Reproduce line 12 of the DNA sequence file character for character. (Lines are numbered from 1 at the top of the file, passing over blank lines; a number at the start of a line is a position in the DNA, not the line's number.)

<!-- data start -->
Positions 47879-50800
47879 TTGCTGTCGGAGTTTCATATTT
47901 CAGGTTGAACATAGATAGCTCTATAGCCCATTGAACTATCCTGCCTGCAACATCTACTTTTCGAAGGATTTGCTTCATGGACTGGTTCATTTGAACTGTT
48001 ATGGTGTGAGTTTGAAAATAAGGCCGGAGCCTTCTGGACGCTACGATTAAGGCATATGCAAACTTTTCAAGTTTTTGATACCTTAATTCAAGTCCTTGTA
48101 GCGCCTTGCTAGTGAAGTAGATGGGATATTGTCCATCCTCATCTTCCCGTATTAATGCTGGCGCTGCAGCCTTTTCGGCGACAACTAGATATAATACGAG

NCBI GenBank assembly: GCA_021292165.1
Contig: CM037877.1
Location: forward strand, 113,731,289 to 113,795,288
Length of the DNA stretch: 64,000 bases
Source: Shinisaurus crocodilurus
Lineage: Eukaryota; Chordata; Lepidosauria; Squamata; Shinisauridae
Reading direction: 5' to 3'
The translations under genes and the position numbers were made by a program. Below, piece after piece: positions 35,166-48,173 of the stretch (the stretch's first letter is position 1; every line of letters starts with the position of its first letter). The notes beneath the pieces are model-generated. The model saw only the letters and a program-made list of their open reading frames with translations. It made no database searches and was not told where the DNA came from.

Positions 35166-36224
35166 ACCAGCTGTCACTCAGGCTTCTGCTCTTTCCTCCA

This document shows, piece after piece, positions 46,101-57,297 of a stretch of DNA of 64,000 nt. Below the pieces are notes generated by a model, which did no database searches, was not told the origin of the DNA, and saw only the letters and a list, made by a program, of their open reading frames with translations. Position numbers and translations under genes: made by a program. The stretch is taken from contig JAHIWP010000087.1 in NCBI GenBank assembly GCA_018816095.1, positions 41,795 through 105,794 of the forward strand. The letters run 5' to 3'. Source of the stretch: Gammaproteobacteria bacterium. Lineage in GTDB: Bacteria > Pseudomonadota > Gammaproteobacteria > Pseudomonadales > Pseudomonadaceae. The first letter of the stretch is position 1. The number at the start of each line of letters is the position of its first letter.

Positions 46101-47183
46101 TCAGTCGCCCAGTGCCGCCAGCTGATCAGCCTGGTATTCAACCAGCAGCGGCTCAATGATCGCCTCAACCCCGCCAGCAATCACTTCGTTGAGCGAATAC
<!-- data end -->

Reading direction: 5' to 3'